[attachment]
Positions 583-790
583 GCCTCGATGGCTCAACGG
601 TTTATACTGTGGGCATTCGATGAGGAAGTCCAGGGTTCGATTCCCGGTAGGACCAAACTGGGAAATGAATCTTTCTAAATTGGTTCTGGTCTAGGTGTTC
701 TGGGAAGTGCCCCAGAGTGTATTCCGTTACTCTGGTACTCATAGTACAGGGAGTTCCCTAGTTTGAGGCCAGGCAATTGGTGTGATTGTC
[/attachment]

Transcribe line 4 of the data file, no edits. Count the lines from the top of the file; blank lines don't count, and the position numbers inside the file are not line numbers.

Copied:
701 TGGGAAGTGCCCCAGAGTGTATTCCGTTACTCTGGTACTCATAGTACAGGGAGTTCCCTAGTTTGAGGCCAGGCAATTGGTGTGATTGTC